9. The process of claim 1, wherein the precipitation bath has a temperature in the range 10 to 60° C.
10. The process of claim 1, wherein the hollow fibre spinning nozzle is held at a temperature in the range 40 to 75° C.
11. The process of claim 1, wherein a distance between a discharge outlet of the hollow fibre spinning nozzle and a surface of the precipitation bath is in the range of 0.5 to 10 cm.
12. The process of claim 1, wherein a spinning speed of the hollow fibre membrane is in the range of 1 to 20 m/min.
13. The process of claim 1, wherein the polymer solution has a viscosity, measured at room temperature, of 30,000 to 100,000 mPaxs (Centipoise).
Description
CROSS REFERENCE TO RELATED APPLICATIONS

This application is a national phase application based on PCT/EP2007/056309, filed Jun. 25, 2007, and claims the priority of European Patent Application No. 06116781.3, filed Jul. 7, 2006, and the benefit of U.S. Provisional Application No. 60/806,895, filed Jul. 10, 2006, the content of both of which is incorporated herein by reference.

BACKGROUND OF THE INVENTION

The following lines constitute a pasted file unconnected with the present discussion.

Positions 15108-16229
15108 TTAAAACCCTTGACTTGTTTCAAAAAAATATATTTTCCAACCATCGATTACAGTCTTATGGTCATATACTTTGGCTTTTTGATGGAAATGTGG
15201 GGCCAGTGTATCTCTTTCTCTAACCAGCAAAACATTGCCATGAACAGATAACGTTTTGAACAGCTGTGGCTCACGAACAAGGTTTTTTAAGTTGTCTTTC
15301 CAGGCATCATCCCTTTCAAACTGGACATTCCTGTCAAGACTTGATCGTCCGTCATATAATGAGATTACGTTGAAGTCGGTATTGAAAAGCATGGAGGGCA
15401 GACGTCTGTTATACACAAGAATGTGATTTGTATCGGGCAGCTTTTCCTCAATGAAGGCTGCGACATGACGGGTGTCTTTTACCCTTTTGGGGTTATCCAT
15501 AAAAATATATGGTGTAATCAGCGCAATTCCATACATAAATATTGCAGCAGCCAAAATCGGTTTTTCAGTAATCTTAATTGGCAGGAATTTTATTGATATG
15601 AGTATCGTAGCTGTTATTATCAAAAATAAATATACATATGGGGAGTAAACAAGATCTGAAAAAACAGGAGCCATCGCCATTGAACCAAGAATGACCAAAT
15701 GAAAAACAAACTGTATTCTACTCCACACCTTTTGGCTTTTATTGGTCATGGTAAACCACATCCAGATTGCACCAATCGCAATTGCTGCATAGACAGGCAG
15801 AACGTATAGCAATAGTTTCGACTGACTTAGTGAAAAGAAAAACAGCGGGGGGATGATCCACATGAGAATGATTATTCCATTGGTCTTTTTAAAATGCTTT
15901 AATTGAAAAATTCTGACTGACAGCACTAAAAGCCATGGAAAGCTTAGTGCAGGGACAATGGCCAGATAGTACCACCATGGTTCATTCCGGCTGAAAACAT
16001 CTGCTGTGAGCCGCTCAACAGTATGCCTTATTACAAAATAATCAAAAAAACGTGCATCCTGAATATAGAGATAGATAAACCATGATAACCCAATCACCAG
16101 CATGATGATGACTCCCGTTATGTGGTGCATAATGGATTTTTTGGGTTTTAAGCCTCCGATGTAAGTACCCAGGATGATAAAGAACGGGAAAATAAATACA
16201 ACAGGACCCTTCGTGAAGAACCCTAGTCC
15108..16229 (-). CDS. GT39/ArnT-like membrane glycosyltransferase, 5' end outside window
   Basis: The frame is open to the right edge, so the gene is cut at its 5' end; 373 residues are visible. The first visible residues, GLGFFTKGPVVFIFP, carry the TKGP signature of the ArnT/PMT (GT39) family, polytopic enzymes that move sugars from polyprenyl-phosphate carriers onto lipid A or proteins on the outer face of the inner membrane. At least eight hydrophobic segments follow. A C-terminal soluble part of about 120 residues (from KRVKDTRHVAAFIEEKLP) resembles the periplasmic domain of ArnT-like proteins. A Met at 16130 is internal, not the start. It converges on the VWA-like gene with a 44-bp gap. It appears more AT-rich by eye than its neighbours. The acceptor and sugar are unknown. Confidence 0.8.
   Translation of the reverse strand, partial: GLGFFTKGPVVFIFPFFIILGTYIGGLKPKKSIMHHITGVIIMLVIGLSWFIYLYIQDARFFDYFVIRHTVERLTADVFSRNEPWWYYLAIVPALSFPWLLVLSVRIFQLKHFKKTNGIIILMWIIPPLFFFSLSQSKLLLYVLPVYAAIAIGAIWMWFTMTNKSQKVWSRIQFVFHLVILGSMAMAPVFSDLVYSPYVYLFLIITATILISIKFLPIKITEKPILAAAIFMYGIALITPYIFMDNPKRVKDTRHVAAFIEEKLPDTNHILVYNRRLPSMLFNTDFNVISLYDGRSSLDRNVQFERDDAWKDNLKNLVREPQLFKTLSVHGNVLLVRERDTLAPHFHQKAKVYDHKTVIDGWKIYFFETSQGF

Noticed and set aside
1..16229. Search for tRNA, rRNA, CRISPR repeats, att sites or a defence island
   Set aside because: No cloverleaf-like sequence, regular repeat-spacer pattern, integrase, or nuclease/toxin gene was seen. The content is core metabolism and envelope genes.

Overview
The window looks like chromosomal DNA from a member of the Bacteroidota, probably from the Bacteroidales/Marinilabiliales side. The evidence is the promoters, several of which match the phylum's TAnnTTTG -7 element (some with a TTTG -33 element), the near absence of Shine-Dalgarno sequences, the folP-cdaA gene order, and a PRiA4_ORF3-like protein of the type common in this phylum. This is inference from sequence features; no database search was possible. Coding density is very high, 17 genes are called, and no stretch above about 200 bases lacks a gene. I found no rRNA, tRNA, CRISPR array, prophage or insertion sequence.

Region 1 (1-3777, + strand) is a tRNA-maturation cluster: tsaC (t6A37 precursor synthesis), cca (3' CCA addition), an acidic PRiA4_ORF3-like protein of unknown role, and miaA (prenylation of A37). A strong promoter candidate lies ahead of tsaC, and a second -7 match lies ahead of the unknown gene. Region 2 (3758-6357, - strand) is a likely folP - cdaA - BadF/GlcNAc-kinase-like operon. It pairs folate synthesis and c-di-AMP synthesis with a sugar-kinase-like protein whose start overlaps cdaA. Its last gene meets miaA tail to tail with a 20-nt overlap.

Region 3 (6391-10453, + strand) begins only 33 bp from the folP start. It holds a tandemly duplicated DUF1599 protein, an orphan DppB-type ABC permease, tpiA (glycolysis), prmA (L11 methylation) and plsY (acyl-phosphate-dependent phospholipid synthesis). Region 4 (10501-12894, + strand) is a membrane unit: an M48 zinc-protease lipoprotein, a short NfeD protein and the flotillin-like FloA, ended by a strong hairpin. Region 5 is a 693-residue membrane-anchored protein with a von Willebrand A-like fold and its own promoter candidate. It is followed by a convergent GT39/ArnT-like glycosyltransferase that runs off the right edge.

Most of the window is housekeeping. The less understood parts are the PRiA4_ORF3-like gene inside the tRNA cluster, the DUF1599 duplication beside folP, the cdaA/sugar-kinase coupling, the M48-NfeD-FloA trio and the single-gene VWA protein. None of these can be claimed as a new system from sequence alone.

The present invention is directed to a process for manufacturing of an asymmetric hollow fibre membrane, which is, among other applications, particularly suitable for plasma separation, but which can also advantageously be used in certain technical applications. Furthermore this invention is directed to such membranes being producible by the process of the invention, and to the use of such membranes for plasma separation, plasma filtration, micro filtration, plasma therapy or cell filtration applications.

Plasma separation or apheresis is a medical technology in which the blood of a donor or patient is separated into the plasma, i.e. the cell free component in blood, and the blood cells. Plasma separation may be conducted for several reasons.